Duty Not to Oppress Minority Shareholders

One of the most common breach of fiduciary duty claims by minority stakeholders in a  company is the “oppressed stakeholder” claim.

Essentially, one argues that their reasonable rights and expectations have been substantially and utterly defeated by the other stakeholders and as such, they are entitled to some relief from the Court.

The claim arises from the concept that owners may not act for the aggrandizement or undue advantage of themselves to the exclusion or detriment of other stakeholders.[1] It “is the fiduciary duty owed by … majority shareholder[s] in a closely held corporation to a minority shareholder, not to engage in oppressive actions toward minority shareholders.” 

Given the broad “reasonable expectations” test, there is no all-encompassing list of acts that can be deemed oppressive, nor will the same acts be considered oppressive in every circumstance. However, the most common and recurring forms of oppression include:

  1. The failure to declare dividends;
  2. Termination of a minority shareholder’s employment;
  3. Removal of a minority shareholder from management;
  4. Excessive compensation to the majority shareholders in lieu of distributions or dividends.
  5. Diversion of opportunities to other corporations and mergers under unfair terms;
  6. A change of policy concerning the distribution of corporate income, designed to offer no return on the oppressed shareholder’s investment in an attempted “squeeze-out.”;
  7. A shareholder who reasonably expected that ownership in the corporation would entitle him or her to … a share of corporate earnings, …, or some other form of security, would be oppressed in a very real sense when others in the corporation seek to defeat those expectations and there exists no effective means of salvaging the investment.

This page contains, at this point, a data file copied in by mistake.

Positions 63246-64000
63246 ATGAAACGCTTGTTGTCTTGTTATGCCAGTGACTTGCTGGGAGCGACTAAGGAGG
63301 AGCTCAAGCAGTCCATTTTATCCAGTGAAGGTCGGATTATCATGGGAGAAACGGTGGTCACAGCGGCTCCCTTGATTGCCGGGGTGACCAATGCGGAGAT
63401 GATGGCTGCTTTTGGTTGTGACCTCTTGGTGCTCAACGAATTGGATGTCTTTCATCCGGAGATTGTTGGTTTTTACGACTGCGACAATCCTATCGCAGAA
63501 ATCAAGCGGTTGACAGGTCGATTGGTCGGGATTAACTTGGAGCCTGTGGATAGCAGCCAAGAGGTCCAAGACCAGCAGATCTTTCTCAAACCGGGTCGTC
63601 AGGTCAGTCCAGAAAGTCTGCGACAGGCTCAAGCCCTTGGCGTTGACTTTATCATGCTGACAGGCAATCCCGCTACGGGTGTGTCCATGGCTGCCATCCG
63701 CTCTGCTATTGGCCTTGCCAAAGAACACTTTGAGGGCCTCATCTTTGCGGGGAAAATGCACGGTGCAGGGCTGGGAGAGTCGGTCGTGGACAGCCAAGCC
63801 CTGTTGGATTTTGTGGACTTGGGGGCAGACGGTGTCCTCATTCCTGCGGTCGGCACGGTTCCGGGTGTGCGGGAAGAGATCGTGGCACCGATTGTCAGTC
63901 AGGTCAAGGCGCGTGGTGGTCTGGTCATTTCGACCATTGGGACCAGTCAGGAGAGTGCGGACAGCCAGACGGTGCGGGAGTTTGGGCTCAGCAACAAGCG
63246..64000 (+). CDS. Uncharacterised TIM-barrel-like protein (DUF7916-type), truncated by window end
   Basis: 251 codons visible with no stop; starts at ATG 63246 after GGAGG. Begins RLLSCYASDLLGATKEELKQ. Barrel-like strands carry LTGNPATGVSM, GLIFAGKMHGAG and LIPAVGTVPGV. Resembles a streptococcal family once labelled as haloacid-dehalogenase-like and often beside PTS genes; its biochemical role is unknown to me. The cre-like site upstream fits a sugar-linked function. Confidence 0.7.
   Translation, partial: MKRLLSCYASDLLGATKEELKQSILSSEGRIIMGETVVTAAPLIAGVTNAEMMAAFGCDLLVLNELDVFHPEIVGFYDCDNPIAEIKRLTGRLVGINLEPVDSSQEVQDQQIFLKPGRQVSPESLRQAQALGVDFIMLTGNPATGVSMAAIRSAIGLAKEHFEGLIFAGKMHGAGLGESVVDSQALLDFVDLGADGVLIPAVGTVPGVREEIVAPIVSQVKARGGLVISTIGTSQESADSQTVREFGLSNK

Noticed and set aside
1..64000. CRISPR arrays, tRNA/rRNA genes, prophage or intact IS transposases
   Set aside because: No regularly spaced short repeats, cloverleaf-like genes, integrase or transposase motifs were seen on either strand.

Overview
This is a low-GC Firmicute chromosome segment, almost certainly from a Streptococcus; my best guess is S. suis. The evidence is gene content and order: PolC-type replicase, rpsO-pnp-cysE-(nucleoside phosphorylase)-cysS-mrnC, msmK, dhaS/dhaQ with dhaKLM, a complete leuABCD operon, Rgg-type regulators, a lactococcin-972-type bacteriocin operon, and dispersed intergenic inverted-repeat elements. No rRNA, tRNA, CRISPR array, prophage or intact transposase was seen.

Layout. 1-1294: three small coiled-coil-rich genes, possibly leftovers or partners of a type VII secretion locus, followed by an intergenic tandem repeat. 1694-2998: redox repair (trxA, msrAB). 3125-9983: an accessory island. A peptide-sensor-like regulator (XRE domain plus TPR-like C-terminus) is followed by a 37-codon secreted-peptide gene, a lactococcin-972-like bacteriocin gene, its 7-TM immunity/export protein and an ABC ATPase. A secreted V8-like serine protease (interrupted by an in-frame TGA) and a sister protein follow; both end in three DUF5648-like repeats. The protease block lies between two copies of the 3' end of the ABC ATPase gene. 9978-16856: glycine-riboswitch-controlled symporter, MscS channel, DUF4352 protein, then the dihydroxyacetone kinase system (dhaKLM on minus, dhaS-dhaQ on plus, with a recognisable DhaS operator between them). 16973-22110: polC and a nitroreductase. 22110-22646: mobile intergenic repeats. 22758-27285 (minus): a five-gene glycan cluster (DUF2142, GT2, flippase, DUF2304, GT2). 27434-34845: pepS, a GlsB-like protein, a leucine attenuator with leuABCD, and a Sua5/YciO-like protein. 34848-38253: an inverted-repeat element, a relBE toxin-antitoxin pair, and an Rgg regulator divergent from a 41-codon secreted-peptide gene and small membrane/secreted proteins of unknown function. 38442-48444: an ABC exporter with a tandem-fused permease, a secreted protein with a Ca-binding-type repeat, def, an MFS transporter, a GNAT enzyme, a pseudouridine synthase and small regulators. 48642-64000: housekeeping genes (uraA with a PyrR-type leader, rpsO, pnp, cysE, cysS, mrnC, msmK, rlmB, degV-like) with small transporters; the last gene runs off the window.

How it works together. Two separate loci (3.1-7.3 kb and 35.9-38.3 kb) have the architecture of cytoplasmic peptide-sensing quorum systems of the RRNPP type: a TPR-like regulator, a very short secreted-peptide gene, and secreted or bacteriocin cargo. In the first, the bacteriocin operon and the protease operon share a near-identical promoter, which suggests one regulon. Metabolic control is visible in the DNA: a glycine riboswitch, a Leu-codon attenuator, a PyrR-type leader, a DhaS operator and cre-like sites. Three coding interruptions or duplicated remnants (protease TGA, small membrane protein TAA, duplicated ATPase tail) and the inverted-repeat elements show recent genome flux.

8. Efforts of majority shareholders to void a minority shareholder’s shares, falsify corporate documents, and prevent minority shareholder access to corporate records;
  9. The actions of a majority shareholder group in eliminating the petitioner and associated persons from participation in the active operation of a corporation in which they had previously participated, and in which have included they had every reasonable expectation of being able to continue to participate.

As you can imagine the analysis is fact sensitive and can be particularly messy especially where the parties’ expectations are not sufficiently laid out in well drafted business governance agreements.

Usually, someone bringing this type of claim is thinking two things: (1) how do I get rid of my business partner or (2) how do I force a buy-out.

Business-divorce, business breakups, partnership disputes etc. are very complex matters. Before making a decision you should absolutely discuss the facts of your claim with a qualified attorney.


[1] See Harger, 204 F.Supp.2d at 707 (citing Alpert v. 28 Williams St. Corp., 63 N.Y.2d 557, 559, 483 N.Y.S.2d 667, 473 N.E.2d 19 [1984]).  

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